Performance of visual vs. software-assisted photo-identification in mark-recapture studies: a case study examining different life stages of the Pacific Horned Frog (Ceratophrys stolzmanni)
journal contributionposted on 30.06.2020, 13:53 by Cecilia Bardier, Diana Székely, Guilherme Augusto-Alves, Nicolás Matínez-Latorraca, Benedikt R. Schmidt, Sam S. Cruickshank
Any type of content formally published in an academic journal, usually following a peer-review process.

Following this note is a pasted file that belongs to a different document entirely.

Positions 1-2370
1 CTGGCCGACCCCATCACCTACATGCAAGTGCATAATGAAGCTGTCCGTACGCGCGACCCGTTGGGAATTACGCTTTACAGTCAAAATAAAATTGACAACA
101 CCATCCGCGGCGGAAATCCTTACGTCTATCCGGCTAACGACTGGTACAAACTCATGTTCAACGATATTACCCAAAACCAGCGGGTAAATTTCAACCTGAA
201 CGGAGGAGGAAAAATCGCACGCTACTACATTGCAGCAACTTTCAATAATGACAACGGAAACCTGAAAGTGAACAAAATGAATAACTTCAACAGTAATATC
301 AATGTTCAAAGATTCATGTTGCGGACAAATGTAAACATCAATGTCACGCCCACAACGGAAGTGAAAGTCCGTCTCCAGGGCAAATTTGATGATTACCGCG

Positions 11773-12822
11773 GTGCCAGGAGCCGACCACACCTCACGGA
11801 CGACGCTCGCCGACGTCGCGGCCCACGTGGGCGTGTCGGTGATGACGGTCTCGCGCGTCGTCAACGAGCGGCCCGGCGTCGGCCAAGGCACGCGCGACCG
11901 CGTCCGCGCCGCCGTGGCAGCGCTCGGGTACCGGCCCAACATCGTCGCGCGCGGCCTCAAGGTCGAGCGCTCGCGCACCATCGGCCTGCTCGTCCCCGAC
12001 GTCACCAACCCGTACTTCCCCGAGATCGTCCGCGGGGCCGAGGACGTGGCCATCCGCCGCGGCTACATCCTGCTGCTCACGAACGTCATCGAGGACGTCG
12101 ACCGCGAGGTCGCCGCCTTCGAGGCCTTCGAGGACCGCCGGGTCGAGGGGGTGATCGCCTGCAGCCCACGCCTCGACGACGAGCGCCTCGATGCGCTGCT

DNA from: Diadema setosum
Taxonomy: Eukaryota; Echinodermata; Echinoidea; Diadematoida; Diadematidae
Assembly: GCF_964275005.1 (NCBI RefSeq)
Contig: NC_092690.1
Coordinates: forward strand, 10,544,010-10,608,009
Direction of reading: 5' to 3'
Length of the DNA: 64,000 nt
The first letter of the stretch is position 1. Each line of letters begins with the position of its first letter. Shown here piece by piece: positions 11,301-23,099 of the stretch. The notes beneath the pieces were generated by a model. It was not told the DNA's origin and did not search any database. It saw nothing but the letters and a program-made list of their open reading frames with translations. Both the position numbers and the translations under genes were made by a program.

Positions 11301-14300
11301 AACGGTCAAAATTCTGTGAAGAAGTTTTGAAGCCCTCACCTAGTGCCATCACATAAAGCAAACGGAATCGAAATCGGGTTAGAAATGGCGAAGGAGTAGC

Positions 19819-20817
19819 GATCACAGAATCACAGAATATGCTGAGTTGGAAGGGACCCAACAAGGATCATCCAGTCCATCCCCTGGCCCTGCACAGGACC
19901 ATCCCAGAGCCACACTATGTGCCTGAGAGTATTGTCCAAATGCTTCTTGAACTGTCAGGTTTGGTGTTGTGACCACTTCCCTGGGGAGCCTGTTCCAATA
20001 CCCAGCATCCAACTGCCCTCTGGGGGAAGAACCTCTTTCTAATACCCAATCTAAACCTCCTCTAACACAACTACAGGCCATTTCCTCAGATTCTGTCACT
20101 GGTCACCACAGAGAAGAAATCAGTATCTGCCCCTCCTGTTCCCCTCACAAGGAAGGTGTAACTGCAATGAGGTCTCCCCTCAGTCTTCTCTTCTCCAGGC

The use of individual phenotypic features as non-invasive marks through photo identification (photo-ID) has many advantages for individual-based field studies. However, since error rates vary between species, matching techniques, and image qualities, it is important to assess error rates to evaluate the reliability of photo-ID. We tested the performance of this method in the Pacific Horned Frog, Ceratophrys stolzmanni, a threatened anuran with a variable dorsal coloration. We compared the effectiveness of visual (i.e. human recognition) versus software-assisted recognition techniques (Wild-ID and APHIS), and assessed the potential applicability of these techniques to identify post-metamorphic individuals (froglets). The three techniques differed in their performance. The visual technique was the only one to produce type I errors between pairs of images (i.e. matching images which are not true matching pairs), however it also produced fewer type II errors (i.e. not identifying true matching pairs of images) than the software-assisted techniques. For froglets, we found that similarity scores calculated by photo-ID software did not differ significantly between groups of froglets and older individuals, supporting that colour patterns in this species remain stable after metamorphosis. The lack of type I errors and the substantial reduction in required time achieved through the use of software, make software-assisted techniques (particularly Wild-ID) a valid and convenient matching technique for C. stolzmanni. We propose that photo-ID can also be applied to froglets of this species, since the pattern at this stage appears to be as variable as in adults and maintained through life.